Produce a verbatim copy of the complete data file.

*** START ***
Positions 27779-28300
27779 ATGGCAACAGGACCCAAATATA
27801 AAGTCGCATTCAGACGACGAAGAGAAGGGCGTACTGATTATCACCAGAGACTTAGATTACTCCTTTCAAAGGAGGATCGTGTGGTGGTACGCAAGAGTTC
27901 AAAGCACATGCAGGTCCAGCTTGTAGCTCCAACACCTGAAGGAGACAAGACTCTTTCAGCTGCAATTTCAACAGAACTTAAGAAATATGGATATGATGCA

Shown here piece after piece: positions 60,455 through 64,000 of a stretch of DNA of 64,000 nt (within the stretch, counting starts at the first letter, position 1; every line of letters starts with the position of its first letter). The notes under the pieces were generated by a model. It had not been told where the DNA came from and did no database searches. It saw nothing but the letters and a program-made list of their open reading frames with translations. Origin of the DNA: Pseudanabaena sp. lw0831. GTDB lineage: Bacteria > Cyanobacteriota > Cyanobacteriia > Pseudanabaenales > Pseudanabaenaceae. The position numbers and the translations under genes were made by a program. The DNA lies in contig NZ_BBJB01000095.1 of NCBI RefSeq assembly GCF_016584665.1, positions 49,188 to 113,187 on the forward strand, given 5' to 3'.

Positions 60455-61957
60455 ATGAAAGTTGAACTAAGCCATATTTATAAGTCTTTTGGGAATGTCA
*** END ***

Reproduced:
Positions 27779-28300
27779 ATGGCAACAGGACCCAAATATA
27801 AAGTCGCATTCAGACGACGAAGAGAAGGGCGTACTGATTATCACCAGAGACTTAGATTACTCCTTTCAAAGGAGGATCGTGTGGTGGTACGCAAGAGTTC
27901 AAAGCACATGCAGGTCCAGCTTGTAGCTCCAACACCTGAAGGAGACAAGACTCTTTCAGCTGCAATTTCAACAGAACTTAAGAAATATGGATATGATGCA

Shown here piece after piece: positions 60,455 through 64,000 of a stretch of DNA of 64,000 nt (within the stretch, counting starts at the first letter, position 1; every line of letters starts with the position of its first letter). The notes under the pieces were generated by a model. It had not been told where the DNA came from and did no database searches. It saw nothing but the letters and a program-made list of their open reading frames with translations. Origin of the DNA: Pseudanabaena sp. lw0831. GTDB lineage: Bacteria > Cyanobacteriota > Cyanobacteriia > Pseudanabaenales > Pseudanabaenaceae. The position numbers and the translations under genes were made by a program. The DNA lies in contig NZ_BBJB01000095.1 of NCBI RefSeq assembly GCF_016584665.1, positions 49,188 to 113,187 on the forward strand, given 5' to 3'.

Positions 60455-61957
60455 ATGAAAGTTGAACTAAGCCATATTTATAAGTCTTTTGGGAATGTCA